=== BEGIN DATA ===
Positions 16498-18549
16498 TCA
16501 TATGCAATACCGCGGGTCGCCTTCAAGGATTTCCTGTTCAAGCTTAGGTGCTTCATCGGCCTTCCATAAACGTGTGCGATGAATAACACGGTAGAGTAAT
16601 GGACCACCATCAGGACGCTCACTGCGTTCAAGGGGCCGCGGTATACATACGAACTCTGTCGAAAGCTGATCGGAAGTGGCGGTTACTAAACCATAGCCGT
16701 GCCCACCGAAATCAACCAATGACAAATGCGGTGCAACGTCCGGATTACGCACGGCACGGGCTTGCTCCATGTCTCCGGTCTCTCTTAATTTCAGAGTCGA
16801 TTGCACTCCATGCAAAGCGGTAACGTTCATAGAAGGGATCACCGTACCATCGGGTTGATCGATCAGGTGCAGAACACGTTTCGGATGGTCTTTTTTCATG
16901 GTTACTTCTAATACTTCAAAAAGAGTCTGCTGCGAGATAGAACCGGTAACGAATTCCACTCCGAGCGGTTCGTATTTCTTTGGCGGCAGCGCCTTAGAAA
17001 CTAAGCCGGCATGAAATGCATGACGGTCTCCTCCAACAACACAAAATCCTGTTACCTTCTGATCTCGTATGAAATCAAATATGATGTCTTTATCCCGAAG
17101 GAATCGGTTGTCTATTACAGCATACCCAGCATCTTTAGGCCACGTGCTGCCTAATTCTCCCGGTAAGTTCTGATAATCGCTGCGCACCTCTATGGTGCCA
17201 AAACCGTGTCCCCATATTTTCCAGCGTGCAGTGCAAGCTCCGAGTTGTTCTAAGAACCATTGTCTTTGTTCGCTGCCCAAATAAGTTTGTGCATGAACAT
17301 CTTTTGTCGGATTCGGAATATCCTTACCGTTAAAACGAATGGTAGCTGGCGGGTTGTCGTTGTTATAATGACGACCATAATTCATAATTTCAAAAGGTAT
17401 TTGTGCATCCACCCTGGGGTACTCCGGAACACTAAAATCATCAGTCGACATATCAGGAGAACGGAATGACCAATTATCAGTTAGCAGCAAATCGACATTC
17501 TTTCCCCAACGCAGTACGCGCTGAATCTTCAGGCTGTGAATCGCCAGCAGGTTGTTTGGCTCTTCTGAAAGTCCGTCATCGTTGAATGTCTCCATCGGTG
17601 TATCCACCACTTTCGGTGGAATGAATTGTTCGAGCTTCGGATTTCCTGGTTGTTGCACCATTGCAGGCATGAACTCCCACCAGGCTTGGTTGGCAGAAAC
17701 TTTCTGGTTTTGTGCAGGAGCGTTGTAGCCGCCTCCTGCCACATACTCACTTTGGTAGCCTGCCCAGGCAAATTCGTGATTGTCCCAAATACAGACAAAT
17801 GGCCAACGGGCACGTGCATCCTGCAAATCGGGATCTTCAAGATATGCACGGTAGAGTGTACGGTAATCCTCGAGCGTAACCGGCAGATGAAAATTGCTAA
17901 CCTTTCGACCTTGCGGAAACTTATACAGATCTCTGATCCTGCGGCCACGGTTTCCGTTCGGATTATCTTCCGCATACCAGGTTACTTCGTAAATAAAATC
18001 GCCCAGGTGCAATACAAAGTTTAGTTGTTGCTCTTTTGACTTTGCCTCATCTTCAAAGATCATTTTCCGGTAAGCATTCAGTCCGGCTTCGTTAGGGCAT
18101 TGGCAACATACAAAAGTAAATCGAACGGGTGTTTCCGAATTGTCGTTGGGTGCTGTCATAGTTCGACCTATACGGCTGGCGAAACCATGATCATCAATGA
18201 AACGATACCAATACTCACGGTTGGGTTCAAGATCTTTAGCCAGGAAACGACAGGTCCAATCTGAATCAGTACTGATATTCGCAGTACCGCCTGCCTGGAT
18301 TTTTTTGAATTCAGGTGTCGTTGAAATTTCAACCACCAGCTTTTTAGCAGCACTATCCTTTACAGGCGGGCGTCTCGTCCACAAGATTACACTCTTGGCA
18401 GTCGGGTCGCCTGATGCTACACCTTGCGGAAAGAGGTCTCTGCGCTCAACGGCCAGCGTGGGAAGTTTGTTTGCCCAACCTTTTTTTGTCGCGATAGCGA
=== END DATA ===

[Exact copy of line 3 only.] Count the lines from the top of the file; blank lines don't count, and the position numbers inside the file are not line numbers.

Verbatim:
16501 TATGCAATACCGCGGGTCGCCTTCAAGGATTTCCTGTTCAAGCTTAGGTGCTTCATCGGCCTTCCATAAACGTGTGCGATGAATAACACGGTAGAGTAAT